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“Godfather of Americana” (Rolling Stone) Delbert McClinton Reunites with the Songs of His Youth on

New Album Outdated Emotion out May 13 via Hot Hot Records/Thirty Tigers


New Track “One Scotch, One Bourbon, One Beer” out now

Listen here: WAV

The “Godfather of Americana Music” is bringing the boogie to 2022 with his latest single “One Scotch, One Bourbon, One Beer.” Originally made famous by Amos Millburn (‘53) and John Lee Hooker (‘66), the iconic drinking anthem is soulfully reinvented today by 81-year-old living legend Delbert McClinton. With his smooth, charming voice backed by bouncy piano and his signature honkytonk blues sound, McClinton brings an energetic sense of nostalgia as he takes on one of his lifelong favourite tunes and reflects on a 6-decade career like no other.


“‘One Scotch, One Bourbon, One Beer’ has remained a mainstay in what I do. It has been a go-to song my whole life,” says McClinton. “I can hear that song and just skate my way through life.” Listen to Delbert McClinton’s brand new single “One Scotch, One Bourbon, One Beer” here:


Also available now from the new album “Ain’t That Lovin’ You”. Listen here:



Although he recently announced his retirement from touring, McClinton will return on May 13th with his 27th studio album Outdated Emotion. The record symbolises a full-circle moment for the “Texas Treasure” (Houston Press) as he celebrates his coming-of-age musical heroes and performs the country, jazz, blues, and swing tunes that have inspired his career the most. Co-produced with Kevin McKendree at The Rock House in Franklin, TN, the tracklist includes a Ray Charles tribute, Hank Williams’ country classics complete with steel guitar and fiddle, and Little Richard’s 1956 rock and roll ballad “Long Tall Sally.” The 16-song collection marks a return to McClinton’s roots and offers listeners a backstage pass to some of the most significant musical moments in American history.


From his early Fort Worth days to becoming one of the most celebrated guests on Saturday Night Live and Austin City Limits, McClinton has collaborated with everyone from Emmylou Harris to the Beatles to Etta James. The blues and soul rocker was among the first to lay the groundwork for the collision of Texas and Tennessee music, creating his own genre in a melting pot of American culture that would inspire generations to come.


Read more about Outdated Emotion, due out 13/5 via Hot Hot Records / Thirty Tigers, in Houston Press’ recent interview with McClinton HERE.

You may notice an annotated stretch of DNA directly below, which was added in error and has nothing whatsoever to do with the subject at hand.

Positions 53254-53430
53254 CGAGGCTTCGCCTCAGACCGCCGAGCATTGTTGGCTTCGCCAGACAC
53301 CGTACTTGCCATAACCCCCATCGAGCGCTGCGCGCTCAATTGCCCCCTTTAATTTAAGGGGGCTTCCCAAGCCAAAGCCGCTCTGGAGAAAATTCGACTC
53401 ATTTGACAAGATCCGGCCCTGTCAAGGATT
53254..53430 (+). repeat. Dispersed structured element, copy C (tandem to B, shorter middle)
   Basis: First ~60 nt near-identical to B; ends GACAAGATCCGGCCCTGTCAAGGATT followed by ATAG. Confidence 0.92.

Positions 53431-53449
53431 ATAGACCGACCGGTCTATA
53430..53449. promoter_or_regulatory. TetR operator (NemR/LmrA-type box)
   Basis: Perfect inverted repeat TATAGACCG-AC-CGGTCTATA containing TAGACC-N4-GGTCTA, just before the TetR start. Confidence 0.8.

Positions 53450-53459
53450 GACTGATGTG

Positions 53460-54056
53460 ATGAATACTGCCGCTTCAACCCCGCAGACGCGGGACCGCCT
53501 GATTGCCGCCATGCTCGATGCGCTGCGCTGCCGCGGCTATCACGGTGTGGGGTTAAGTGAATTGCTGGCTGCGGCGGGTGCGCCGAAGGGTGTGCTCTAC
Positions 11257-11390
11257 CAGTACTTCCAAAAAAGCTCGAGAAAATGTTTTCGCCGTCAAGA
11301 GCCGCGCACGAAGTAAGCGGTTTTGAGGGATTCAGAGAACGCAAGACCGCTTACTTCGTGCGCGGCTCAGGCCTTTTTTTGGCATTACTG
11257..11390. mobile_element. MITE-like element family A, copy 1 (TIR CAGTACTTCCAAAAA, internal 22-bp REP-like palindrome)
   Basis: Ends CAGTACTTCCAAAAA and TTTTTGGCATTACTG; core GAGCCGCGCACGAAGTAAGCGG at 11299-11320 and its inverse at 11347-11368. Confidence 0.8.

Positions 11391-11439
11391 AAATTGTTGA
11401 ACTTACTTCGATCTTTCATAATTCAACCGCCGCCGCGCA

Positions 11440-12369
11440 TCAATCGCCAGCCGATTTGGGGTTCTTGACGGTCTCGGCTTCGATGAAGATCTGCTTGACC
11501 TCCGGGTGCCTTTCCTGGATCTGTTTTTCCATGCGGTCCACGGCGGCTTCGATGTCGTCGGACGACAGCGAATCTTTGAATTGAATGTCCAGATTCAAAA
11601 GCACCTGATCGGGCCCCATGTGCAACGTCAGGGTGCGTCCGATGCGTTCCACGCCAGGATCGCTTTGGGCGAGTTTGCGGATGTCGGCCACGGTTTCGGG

Delbert McClinton biography:


“I’ve always been a fugitive from the law of averages.”

–      Delbert McClinton

Four-time Grammy® Award winner Delbert McClinton celebrates his coming-of-age musical heroes and influences with his 27th studio album, Outdated Emotion (Hot Shot Records/Thirty Tigers), coming on May 13, 2022.  The 19-track collection features Hank Williams, Jimmy Reed, Ray Charles, and Little Richard standards, as well as five original songs written or cowritten by McClinton.


Delbert has spent much of the COVID isolation in Kevin McKendree’s Rock House Studio in Nashville.  This new album brings his music back to where it started. Outdated Emotion pays homage to McClinton’s earliest influences, Hank Williams and Jimmy Reed with a salute to Ray Charles and Little Richard, as well as five of his own compositions, influenced by the sounds of his heroes.


Along with Kevin and his son, musical prodigy Yates McKendree, Delbert has created the album he has often dreamed of.


“I’ve always wanted to do an album of the songs that influenced me the most. Hank Williams songs, Jimmy Reed songs, and songs that I love. And this was the perfect time to do it. It’s important music from another time. It’s music that people need to hear again, or for the first time. Nobody knows about them. Or has forgotten about them. Or was never turned on to them. There is a whole generation, maybe two generations now, who don’t know this music. My whole idea here was to show them how it was and how we got here.  Hank Williams, Jimmy Reed, Lloyd Price, Ray Charles. These songs take me to my youth. They are good if not better now than they were then, and they were great then. They are songs people should just get to hear.”